Weight Loss Surgery Effects From Head to Toe

Before you get weight loss surgery, you need to know what to expect after you've recovered. The changes won't just be about your weight, and some of them may surprise you.

Weight loss surgery can change just about every aspect of your life, including your eating habits, self-image, and relationships.

Weight Loss

Ask your doctor how much weight you can expect to lose. The type of weight loss surgery makes a difference. Surgeries that affect digestion, such as gastric bypass, tend to result in faster and greater weight loss than adjustable banding procedures.

Many people find that their weight loss ebbs and flows over months, dropping, then leveling off, and then dropping again. Depending on the procedure, you might keep losing weight for up to 2 or 3 years after surgery.


Weight loss surgery will radically change how you can eat. Meals that might have seemed tiny in the past will quickly make you full. You'll need to eat small amounts slowly, and chew well.

Doctors usually recommend eating a number of small meals a day, with a special emphasis on foods high in protein. They usually advise against drinking when you eat, because it can wash food out of the stomach too quickly and interfere with your feeling of fullness.


Because you're eating less, you need to focus on choosing the most nutritious foods. Some weight loss surgeries, including gastric bypass, also make it harder for your body to absorb nutrients.

Talk to your doctor or a dietitian for advice on what sorts of foods to eat after weight loss surgery and whether you should take supplements.

Health Benefits

After gastric bypass or certain other types of weight loss surgery, the health benefits often happen right away. For instance, your diabetes might improve dramatically. The same might be true of high blood pressure, arthritis, sleep apnea, high cholesterol, and other conditions.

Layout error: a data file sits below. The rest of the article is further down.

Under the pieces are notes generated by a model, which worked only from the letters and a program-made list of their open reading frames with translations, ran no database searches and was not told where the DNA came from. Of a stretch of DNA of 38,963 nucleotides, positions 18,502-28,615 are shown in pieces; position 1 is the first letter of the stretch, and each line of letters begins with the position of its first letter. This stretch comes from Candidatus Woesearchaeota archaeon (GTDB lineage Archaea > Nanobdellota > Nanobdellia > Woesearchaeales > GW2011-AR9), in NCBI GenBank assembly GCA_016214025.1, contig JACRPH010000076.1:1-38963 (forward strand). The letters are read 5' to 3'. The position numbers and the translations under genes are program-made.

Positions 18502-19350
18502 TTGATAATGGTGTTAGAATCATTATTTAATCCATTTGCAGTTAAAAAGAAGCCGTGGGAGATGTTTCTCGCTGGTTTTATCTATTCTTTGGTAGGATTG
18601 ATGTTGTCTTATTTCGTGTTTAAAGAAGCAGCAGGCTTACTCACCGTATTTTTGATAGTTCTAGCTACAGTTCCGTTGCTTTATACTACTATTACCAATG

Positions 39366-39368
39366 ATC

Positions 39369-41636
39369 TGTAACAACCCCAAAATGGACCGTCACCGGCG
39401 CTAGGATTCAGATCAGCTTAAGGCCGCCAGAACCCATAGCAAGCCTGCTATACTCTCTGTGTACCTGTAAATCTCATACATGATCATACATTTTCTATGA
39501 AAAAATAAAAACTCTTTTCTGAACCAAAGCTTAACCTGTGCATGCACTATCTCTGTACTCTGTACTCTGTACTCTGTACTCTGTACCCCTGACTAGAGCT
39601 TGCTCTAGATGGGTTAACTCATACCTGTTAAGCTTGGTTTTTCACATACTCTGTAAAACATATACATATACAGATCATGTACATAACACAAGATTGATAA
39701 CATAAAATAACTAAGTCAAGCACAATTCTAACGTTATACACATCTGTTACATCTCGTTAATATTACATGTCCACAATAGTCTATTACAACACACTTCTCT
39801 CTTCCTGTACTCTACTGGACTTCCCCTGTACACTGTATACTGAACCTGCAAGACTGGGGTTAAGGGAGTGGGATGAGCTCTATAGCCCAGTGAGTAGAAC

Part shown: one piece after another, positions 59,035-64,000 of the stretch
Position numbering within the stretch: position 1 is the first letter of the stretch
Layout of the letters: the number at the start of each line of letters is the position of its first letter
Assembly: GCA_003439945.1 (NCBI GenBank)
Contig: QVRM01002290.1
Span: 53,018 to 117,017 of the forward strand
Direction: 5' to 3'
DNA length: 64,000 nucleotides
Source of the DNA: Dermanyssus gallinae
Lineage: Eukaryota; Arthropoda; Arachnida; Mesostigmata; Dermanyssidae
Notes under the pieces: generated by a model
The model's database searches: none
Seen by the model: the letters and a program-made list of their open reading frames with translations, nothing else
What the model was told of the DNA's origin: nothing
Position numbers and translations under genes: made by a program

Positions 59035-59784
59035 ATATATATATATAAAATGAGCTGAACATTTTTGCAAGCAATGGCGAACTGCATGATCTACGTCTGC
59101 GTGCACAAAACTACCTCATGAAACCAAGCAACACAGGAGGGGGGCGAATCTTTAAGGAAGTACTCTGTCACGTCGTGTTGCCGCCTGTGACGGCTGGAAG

Improved health after adjustable banding procedures may be more gradual. You'll need to schedule regular checkups after surgery, so your doctor can keep a close eye on your health as you recover.


A More Active Life

Keeping the weight off takes work, and becoming more active is key.

If you're not active now, take it easy when you get started, and gradually make it more challenging. Talk to your doctor about easy ways to begin. You may also benefit from working with a physical therapist or trainer.

Your Appearance

Many people are thrilled to see the changes in how they look as they start losing after weight loss surgery. There are some downsides, too. As your body shrinks, you may find that your skin doesn't shrink as much. It may start to look loose and baggy. Some people choose to have plastic surgery to remove this extra skin.

Your Self-Image

It may take a while to get used to the new you and to adjust to the changes in your lifestyle. You might also realize how much you relied on food for comfort in the past, something that's just not possible after surgery.

That's normal. Consider talking to a therapist about it. You can also ask your doctor if there are support groups in the area for people who have had weight loss surgery. Meeting people who are going through the same changes helps a lot.

Your Relationships

When you lose a lot of weight, it can affect your relationships. For instance, if you usually socialize while eating and drinking, you may need to think of new ways of meeting up with family and friends that aren't so focused on food.

WebMD Medical Reference Reviewed by Jennifer Robinson, MD on June 22, 2020



American Society for Aesthetic Plastic Surgery web site: "Post-Bariatric."

American Society for Bariatric Surgery web site: "Brief History and Summary of Bariatric Surgery: Gastric Bypass."

American Society for Metabolic and Bariatric Surgery web site: "Bariatric Surgery: Postoperative Concerns."

National Institute of Diabetes and Digestive Kidney Diseases, "Gastrointestinal Surgery for Severe Obesity."

WebMD Medical Reference: "What is Gastric Bypass Surgery?"

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